California lawmakers have taken action in response to numerous allegations of child sexual abuse within the Catholic Church. California Senate Bill 360 aims to protect children by breaking the seal of confession and requiring members of the clergy to report child sexual abuse as mandated in the Child Abuse and Neglect Reporting Act (CANRA). For victims of child sexual abuse suffered at the hands of church clergy, this could mean their abusers would no longer be able to hide behind the sacrament of confession.
What Is California Senate Bill 360?
California Senate Bill 360 was first introduced by Bay Area Democratic Senator Jerry Hill on February 20, 2019. According to Hill, “Recent investigations by 14 attorneys general, the federal government and other countries have revealed that the clergy-penitent privilege has been abused on a large scale, resulting in the unreported and systemic abuse of thousands of children across multiple denominations and faiths.”
The first draft of the bill proposed “deleting that exception for a penitential communication, thereby requiring clergy to make a mandated report, even if they acquired the knowledge or reasonable suspicion of child abuse or neglect during a penitential communication.”
However, before the measure went to the Senate floor, lawmakers accepted recommendations from the Catholic Church. Most notably, the bill would not apply to churchgoers making confessions, but only to other members of the clergy. On May 23, 2019, California state legislators voted in favor of the amended Senate Bill 360. As passed, the bill would protect the seal of the confessional—except in cases where a priest is hearing another priest or coworker’s confession.
California Senate Bill 360 Controversy
Despite the concessions made by state senators, there has been significant pushback from the Church, which generally does not like the State meddling in their affairs. The California Catholic Conference and the Pacific Justice Institute are leading the opposition against the bill, which has also attracted a number of outspoken critics.
Los Angeles Archbishop José H. Gómez said he was “deeply disappointed” by the vote, and called the bill “an unacceptable violation of our religious freedoms that will do nothing to protect children.” He urged California Catholics to “continue to pray and make your voices heard.”
Some fear the mandated reporter laws could push people away and interfere with their ability to seek the spiritual help they need, out of fear of the law.
Father Pius Pietrzyk, a civil lawyer who teaches at St. Patrick’s Seminary in Menlo Park, adds that the Mandated Reporter Law should not apply to priests because they are “not licensed by the state,” as doctors, lawyers, and social workers are. He argued, “Unless Senator Hill is contending that priests must be licensed by their state, essentially he’s turning priests into agents of the state, which is precisely what the First Amendment is meant to avoid. It’s hard to argue that this bill is anything but a direct assault on the First Amendment.”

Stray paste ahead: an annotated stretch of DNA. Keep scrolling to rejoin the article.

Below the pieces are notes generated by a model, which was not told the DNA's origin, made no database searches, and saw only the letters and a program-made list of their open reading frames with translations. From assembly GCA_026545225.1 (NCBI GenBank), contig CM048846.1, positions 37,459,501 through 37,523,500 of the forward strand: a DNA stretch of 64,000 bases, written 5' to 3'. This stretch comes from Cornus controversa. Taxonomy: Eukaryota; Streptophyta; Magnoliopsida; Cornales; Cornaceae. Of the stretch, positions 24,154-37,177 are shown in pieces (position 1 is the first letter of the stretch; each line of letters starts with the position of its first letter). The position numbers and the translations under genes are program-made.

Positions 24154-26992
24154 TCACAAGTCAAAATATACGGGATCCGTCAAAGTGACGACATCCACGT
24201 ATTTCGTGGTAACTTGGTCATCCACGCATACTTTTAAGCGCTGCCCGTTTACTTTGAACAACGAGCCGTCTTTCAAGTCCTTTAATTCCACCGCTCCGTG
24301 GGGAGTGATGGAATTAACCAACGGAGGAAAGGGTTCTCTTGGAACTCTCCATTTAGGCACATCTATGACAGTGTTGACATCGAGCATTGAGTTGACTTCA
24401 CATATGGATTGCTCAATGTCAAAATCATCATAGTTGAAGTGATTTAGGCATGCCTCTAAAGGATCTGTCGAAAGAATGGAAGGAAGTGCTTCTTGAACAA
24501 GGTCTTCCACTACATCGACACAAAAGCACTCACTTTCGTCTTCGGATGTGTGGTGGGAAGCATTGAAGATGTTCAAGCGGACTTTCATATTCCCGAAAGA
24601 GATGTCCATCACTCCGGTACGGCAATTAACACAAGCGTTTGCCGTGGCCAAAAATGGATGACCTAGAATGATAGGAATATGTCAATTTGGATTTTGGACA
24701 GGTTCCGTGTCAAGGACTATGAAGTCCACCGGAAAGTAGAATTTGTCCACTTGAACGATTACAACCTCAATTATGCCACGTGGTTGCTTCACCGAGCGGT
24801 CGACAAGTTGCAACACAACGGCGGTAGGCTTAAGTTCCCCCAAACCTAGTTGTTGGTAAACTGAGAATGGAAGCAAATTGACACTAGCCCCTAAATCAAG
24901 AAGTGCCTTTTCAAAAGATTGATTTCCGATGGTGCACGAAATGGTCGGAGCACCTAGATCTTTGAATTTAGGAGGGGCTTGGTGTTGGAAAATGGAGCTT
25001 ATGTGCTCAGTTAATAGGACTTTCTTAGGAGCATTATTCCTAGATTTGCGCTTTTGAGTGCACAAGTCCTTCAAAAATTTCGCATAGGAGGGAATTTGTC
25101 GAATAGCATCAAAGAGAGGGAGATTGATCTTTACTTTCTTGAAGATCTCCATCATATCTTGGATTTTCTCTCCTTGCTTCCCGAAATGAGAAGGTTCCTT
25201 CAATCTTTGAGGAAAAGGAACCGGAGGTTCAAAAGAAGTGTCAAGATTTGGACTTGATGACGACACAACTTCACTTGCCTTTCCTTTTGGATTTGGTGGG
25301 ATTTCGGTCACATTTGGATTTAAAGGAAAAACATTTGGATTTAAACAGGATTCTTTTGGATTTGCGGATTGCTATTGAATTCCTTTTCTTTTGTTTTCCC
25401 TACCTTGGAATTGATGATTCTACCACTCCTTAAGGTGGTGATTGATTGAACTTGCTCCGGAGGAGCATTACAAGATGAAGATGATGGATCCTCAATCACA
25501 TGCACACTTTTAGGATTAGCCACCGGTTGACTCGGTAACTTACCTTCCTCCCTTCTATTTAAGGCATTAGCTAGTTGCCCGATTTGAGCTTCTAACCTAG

What Is California’s Mandated Reporter Law?
In California, the physical abuse, emotional abuse, molestation, and neglect of a child must be reported to local law enforcement if you work with children. Failing to do so is punishable by a maximum fine of $1,000 and up to six months in jail. California’s “mandatory reporters” are explicitly spelled out in CANRA. Among those included is anyone who works with children—teachers, coaches, daycare workers, camp staff, physicians, film developers, and clergy.
However, as it’s currently written, an exception is granted for “a clergy member who acquires knowledge or reasonable suspicion of child abuse or neglect during a penitential communication… intended to be in confidence… for which there is a duty to keep those communications secret.” Known or suspected abuse must still be reported for church workers outside of formal confessions, but the law has always protected the sanctity of the sacrament of penance—meaning that priests could openly confess their sins of child molestation to other priests, without fear of reprisal—that is, until now.
What Does This Mean for Survivors of Child Sexual Abuse?
California is not alone in its pursuit of justice. Since 2002, states like Louisiana, Massachusetts, Kentucky, Maryland, Nevada, and Florida have unsuccessfully tried to pass similar laws. Currently, other states with laws requiring priests to act as mandatory reporters of child abuse, even if the information was gained during confession, include Connecticut, Indiana, Mississippi, Nebraska, New Hampshire, New Jersey, North Carolina, Oklahoma, Rhode Island, Tennessee, Texas, and West Virginia.
If this bill becomes law, in addition to going after the perpetrator, survivors of child sexual abuse will also be able to hold the Catholic Church liable for failure to abide by CANRA, essentially allowing the abuse to take place. An experienced attorney will be able to step up and fight for justice, especially if a mandated reporter failed to do so.
Contact a California Sex Abuse Attorney to Seek Justice
Regardless of whether or not California Senate Bill 360 becomes law, victims of child sexual abuse have rights. If you or your child silently suffered sexual abuse while clergy members looked the other way or attempted to cover up the abuse, contact a San Francisco attorney. An experienced legal representative can act as your advocate, providing counsel and empowering control over the course of the proceedings.
Working with a California attorney who specializes in sexual abuse cases is about more than legal advice and paperwork. Lawyers can also point you in the right direction for seeking medical attention, connecting with crisis social workers and counselors, dealing with insurance issues, and getting your life back in the wake of disturbing events that were beyond your control.
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